The Big Short | Adam McKay | December 11, 2015
In many ways we are still feeling the effects of the housing bubble burst of 2007 today, a real life horror story that still hits plenty close to home. With this said, it’s hard to imagine yourself rooting for a bunch of big time money managers who are betting to get rich off the collapse global economy. But The Big Short, the latest from director Adam McKay, is able to take this tragic tale and make us root for these guys, even though we very well know the tragic outcome that awaits.
Based off a book of the same title by author Michael Lewis, The Big Short was adapted for the big screen by McKay along with co-writer Charles Randolph. We are introduced to this world via San Jose big time money manager Michael Burry (Christian Bale), who takes the time to study thousands of individual mortgages. He is way ahead of the game with his realization that the subprime home loans the banks lend to those with bad credit is going to lead to a huge financial disaster. Because he comes to work casually dressed and barefoot, he’s laughed out of the room when he decides to bet against the banks, with insight to future collapse that no one else can see.
That is, until Deutsche Bank worker Jared Vannett (Ryan Gosling) catches wind of what Burry is doing and decides to make a move of his own. This is where Mark Baum (Steve Carell) comes into play. Baum is a hedge-fund manager for FrontPoint, a subsidiary of Morgan Stanley. He’s a cynical crusader, just like the rest of his small but efficient team (made up of Jeremy Strong, Rafe Spall, and Hamish Linklater). They’re skeptical when Vennett comes to them looking to partner with Baum and his team in order to place their bets before the inevitable collapse occurs. But one trip to see the housing market in Florida is a brutal wake up call that has Baum’s group all in. Across the country is former banker Ben Rickert (Brad Pitt) who leads the way for two upcoming money managers (Finn Wittrock and John Magaro) who also happen to stumble upon the precious information and soon they too want a piece of the action.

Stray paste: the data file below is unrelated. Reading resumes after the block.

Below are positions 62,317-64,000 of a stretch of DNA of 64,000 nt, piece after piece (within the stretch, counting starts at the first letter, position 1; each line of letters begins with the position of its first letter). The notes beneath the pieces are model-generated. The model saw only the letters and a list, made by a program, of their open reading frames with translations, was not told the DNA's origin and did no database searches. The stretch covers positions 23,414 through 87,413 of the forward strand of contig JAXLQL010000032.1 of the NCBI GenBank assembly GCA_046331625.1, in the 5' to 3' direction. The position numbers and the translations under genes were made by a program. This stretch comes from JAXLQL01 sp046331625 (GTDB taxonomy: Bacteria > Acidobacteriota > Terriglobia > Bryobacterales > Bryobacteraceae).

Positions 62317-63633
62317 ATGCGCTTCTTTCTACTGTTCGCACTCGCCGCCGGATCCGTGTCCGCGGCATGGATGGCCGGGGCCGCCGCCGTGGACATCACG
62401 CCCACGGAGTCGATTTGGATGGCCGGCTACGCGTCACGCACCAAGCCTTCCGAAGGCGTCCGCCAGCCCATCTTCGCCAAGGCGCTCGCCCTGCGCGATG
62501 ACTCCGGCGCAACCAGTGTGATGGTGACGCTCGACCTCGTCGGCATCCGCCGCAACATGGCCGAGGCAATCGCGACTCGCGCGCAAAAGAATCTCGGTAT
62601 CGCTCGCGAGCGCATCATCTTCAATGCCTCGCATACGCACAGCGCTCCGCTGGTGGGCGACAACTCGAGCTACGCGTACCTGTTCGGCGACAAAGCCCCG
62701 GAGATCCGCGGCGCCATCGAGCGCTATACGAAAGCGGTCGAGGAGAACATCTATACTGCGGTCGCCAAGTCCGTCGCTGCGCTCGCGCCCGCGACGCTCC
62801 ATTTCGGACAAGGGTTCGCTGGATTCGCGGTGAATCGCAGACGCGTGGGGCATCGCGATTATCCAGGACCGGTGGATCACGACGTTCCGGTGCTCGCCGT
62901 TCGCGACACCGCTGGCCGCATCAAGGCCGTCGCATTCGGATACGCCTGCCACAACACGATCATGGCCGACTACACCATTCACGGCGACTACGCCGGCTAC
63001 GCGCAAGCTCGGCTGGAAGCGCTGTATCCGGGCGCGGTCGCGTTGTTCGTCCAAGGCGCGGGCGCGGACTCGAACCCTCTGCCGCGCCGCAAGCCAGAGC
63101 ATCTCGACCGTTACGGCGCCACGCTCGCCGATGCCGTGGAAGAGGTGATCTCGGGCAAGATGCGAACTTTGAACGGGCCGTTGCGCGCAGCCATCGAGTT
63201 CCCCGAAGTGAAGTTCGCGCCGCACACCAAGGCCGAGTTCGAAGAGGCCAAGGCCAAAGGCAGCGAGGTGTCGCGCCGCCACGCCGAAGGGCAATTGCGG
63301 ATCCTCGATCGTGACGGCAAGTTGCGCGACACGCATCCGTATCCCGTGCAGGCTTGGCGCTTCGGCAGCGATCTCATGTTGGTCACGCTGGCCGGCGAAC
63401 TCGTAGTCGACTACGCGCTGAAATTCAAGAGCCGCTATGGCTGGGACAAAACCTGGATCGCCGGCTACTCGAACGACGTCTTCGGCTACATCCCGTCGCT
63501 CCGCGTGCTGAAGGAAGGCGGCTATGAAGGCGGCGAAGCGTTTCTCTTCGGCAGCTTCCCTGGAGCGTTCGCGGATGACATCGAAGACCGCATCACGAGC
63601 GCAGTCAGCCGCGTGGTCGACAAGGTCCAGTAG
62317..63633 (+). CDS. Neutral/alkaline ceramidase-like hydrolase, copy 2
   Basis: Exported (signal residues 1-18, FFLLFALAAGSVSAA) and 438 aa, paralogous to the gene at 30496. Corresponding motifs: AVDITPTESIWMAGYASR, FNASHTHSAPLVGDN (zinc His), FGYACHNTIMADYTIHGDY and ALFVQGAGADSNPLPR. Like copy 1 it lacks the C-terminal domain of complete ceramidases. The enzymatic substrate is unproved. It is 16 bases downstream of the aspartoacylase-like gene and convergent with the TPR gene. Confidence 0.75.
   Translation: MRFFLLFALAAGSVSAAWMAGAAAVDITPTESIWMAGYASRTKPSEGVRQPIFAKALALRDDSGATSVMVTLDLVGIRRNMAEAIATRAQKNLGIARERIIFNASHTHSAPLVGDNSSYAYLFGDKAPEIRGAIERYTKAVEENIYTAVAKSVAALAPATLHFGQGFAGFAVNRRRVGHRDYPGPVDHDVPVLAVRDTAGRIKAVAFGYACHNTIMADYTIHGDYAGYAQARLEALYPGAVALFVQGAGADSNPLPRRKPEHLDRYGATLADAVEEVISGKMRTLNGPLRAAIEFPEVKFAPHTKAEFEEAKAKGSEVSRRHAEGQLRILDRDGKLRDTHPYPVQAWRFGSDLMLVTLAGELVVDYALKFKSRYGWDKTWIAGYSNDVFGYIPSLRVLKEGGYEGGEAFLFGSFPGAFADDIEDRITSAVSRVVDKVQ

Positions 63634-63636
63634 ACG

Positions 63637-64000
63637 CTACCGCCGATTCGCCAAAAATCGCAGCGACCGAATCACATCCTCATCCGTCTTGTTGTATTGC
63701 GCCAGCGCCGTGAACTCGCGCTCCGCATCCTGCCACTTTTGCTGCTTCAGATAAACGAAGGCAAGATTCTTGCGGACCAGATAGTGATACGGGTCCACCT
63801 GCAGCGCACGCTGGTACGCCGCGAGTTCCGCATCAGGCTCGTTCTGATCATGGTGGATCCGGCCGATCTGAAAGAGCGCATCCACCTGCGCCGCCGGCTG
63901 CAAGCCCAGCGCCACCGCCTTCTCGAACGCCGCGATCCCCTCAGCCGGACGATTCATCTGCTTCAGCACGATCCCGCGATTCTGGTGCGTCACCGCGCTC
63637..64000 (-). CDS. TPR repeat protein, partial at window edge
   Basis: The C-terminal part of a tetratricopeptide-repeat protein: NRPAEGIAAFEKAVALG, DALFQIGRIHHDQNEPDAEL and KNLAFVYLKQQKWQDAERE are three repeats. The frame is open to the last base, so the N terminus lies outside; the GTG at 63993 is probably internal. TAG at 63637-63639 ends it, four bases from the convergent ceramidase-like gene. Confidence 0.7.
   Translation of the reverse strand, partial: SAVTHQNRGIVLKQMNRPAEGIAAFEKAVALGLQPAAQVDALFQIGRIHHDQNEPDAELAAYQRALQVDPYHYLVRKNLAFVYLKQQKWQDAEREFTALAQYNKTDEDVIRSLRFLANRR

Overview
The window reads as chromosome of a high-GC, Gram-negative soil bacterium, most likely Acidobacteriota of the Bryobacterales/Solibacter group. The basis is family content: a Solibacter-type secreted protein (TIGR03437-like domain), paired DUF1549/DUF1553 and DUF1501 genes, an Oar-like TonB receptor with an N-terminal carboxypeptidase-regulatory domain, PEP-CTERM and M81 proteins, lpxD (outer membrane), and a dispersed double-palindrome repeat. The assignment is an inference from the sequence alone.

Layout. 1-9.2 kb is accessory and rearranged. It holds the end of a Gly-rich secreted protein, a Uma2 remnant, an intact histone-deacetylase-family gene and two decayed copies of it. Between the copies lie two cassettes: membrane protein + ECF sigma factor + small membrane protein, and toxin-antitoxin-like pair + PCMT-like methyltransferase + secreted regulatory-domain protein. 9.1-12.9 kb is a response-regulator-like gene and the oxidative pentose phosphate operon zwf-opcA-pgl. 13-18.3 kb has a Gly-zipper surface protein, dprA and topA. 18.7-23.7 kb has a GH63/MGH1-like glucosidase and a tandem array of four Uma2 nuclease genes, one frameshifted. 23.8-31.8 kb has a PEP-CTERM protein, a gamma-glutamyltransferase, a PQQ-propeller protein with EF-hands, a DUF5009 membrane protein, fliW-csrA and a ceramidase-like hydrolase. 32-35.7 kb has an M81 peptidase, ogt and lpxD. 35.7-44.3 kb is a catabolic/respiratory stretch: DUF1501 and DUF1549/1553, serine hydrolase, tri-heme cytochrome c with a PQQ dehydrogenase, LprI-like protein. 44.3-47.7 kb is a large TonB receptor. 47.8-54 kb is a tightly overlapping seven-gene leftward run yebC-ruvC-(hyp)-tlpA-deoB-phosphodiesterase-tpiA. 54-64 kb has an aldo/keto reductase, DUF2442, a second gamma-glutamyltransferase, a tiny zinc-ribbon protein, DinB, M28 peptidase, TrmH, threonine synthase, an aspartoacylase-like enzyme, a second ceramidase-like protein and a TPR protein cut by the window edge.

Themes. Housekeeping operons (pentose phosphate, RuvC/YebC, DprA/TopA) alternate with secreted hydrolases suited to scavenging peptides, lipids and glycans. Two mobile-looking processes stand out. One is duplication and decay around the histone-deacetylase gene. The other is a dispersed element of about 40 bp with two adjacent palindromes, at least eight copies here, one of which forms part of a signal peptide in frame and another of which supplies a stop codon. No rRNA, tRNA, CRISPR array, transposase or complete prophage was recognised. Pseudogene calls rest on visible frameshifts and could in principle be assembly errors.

Despite the trailers trying to convince us that this is one big collaborative effort, these stories are all happening separately, connected loosely by the troubling information that they all discover. There is no grand scene where Bale, Carell, Gosling and Pitt come together, although this is teased when all but Burry coverage to a convention in Las Vegas. There is a lot happening at once with McKay’s film, and the fact that it’s built around the complex language of Wall Street could be hard to follow. This is where McKay’s comedic instinct comes in quite handy. He doesn’t dumb down the movie for us, but cleverly uses a few comedic devices to make the complexities of the financial world easy to understand. One of such is using Gosling’s Vannett as a narrator of sorts, breaking the fourth wall and talking to us directly. It’s a fan way to bring the book to life for the audiences, breaking up the undeniable density of the book.
At first the characters are celebratory in the fact that they’ll be getting rich by sticking to the repulsive big banks, but it’s Baum and Rickert who see the bigger picture. They can’t celebrate knowing that the fraudulent bankers won’t be the only ones suffering. As we all know, it was the every day people like you and me who would be the ones losing their homes and jobs. It’s a sobering message and you can feel McKay’s anger at the situation, as it wears off on you too. He doesn’t need to do too much convincing on you, as anyone with a moral compass with be left angered, saddened and disgusted by the end result.
Although Burry begins as the films center point, and features a typical terrific Christian Bale performance, things soon gravitate towards Baum. Steve Carell steals the show from an undeniably talented ensemble cast, helped by the strong support of Strong, Spall and Linklater. Gosling is used more for comedic effect here, making me even more excited for his upcoming role in The Nice Guys. I would have liked to see a bit more of Gosling and Pitt in the film, but when you’re offered such strong work from the rest of the cast, it’s hard to complain.
McKay, best known for his comedic romps Anchorman 1 & 2 as well as Step Brothers, but proves he has the ability to make a dramatic film. It simultaneously left me entertained and both overwhelmed and stunned with anger about information that I thought I knew. The fact that McKay (as well as Lewis, of course) was able to make such a true to life horror tale as hilarious, entertaining, and full of life as he did, is a pretty amazing feat. One that connected more with me than another drab drama that could have come at the expense of a director willing to take a more standard, by the numbers, approach.